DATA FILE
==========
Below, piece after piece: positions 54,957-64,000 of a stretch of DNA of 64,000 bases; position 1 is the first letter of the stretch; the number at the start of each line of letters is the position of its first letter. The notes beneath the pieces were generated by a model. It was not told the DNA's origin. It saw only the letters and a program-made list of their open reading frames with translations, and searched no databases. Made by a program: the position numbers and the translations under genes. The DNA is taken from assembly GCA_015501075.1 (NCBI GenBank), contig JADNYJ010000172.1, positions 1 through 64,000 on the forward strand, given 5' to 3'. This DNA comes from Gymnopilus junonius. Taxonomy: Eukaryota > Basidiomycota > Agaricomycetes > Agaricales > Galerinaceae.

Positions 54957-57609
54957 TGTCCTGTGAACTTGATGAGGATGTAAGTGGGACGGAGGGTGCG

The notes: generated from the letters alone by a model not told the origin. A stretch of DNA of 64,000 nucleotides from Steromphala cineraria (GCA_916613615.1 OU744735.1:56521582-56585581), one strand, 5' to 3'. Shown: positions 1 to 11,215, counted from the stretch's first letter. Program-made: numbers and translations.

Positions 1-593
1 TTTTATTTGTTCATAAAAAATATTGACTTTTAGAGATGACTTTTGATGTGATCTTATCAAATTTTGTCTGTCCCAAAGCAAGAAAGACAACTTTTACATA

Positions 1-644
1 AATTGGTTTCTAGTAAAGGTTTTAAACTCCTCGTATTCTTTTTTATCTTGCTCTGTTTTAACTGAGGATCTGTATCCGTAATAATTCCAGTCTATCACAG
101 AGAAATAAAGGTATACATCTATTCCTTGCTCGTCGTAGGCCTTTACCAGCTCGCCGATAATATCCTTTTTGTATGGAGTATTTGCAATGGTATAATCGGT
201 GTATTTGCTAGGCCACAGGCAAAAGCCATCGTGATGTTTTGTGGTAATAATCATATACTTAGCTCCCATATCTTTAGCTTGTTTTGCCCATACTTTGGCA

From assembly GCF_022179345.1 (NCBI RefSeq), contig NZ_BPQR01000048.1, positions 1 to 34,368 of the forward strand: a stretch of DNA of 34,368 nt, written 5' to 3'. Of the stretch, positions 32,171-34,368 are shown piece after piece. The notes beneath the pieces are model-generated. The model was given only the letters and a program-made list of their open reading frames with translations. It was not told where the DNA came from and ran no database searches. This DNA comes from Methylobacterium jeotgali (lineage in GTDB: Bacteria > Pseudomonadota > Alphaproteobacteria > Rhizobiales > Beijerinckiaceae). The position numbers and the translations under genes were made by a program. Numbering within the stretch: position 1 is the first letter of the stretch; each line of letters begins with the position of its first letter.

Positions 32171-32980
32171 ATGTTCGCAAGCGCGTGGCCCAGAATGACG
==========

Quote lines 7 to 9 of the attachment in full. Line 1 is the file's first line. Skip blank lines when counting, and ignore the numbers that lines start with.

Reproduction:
Positions 1-644
1 AATTGGTTTCTAGTAAAGGTTTTAAACTCCTCGTATTCTTTTTTATCTTGCTCTGTTTTAACTGAGGATCTGTATCCGTAATAATTCCAGTCTATCACAG
101 AGAAATAAAGGTATACATCTATTCCTTGCTCGTCGTAGGCCTTTACCAGCTCGCCGATAATATCCTTTTTGTATGGAGTATTTGCAATGGTATAATCGGT